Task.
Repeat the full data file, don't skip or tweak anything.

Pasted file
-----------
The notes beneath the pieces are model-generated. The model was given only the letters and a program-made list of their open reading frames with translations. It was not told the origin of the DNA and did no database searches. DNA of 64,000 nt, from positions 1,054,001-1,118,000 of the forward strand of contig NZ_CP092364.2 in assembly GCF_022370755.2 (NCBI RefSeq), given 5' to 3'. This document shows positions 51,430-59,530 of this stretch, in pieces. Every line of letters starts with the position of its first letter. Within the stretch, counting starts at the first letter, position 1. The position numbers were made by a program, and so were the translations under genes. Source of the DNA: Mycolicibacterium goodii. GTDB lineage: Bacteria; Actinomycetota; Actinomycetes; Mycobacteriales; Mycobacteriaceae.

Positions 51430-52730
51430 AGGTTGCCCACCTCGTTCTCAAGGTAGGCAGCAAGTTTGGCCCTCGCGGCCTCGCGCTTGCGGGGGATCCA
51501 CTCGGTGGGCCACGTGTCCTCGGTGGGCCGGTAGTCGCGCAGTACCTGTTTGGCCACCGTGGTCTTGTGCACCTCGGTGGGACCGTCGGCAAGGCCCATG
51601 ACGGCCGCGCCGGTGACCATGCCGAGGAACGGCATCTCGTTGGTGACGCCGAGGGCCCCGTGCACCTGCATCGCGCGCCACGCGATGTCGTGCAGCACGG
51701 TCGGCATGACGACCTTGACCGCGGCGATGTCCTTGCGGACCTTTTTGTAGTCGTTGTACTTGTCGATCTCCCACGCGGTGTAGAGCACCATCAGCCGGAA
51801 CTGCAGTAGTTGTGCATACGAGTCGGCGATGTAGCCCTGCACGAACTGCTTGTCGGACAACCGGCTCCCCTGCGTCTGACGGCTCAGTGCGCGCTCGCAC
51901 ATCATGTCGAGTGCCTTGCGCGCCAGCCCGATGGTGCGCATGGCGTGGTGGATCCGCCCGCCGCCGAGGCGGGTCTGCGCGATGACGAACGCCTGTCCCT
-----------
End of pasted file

The notes beneath the pieces are model-generated. The model was given only the letters and a program-made list of their open reading frames with translations. It was not told the origin of the DNA and did no database searches. DNA of 64,000 nt, from positions 1,054,001-1,118,000 of the forward strand of contig NZ_CP092364.2 in assembly GCF_022370755.2 (NCBI RefSeq), given 5' to 3'. This document shows positions 51,430-59,530 of this stretch, in pieces. Every line of letters starts with the position of its first letter. Within the stretch, counting starts at the first letter, position 1. The position numbers were made by a program, and so were the translations under genes. Source of the DNA: Mycolicibacterium goodii. GTDB lineage: Bacteria; Actinomycetota; Actinomycetes; Mycobacteriales; Mycobacteriaceae.

Positions 51430-52730
51430 AGGTTGCCCACCTCGTTCTCAAGGTAGGCAGCAAGTTTGGCCCTCGCGGCCTCGCGCTTGCGGGGGATCCA
51501 CTCGGTGGGCCACGTGTCCTCGGTGGGCCGGTAGTCGCGCAGTACCTGTTTGGCCACCGTGGTCTTGTGCACCTCGGTGGGACCGTCGGCAAGGCCCATG
51601 ACGGCCGCGCCGGTGACCATGCCGAGGAACGGCATCTCGTTGGTGACGCCGAGGGCCCCGTGCACCTGCATCGCGCGCCACGCGATGTCGTGCAGCACGG
51701 TCGGCATGACGACCTTGACCGCGGCGATGTCCTTGCGGACCTTTTTGTAGTCGTTGTACTTGTCGATCTCCCACGCGGTGTAGAGCACCATCAGCCGGAA
51801 CTGCAGTAGTTGTGCATACGAGTCGGCGATGTAGCCCTGCACGAACTGCTTGTCGGACAACCGGCTCCCCTGCGTCTGACGGCTCAGTGCGCGCTCGCAC
51901 ATCATGTCGAGTGCCTTGCGCGCCAGCCCGATGGTGCGCATGGCGTGGTGGATCCGCCCGCCGCCGAGGCGGGTCTGCGCGATGACGAACGCCTGTCCCT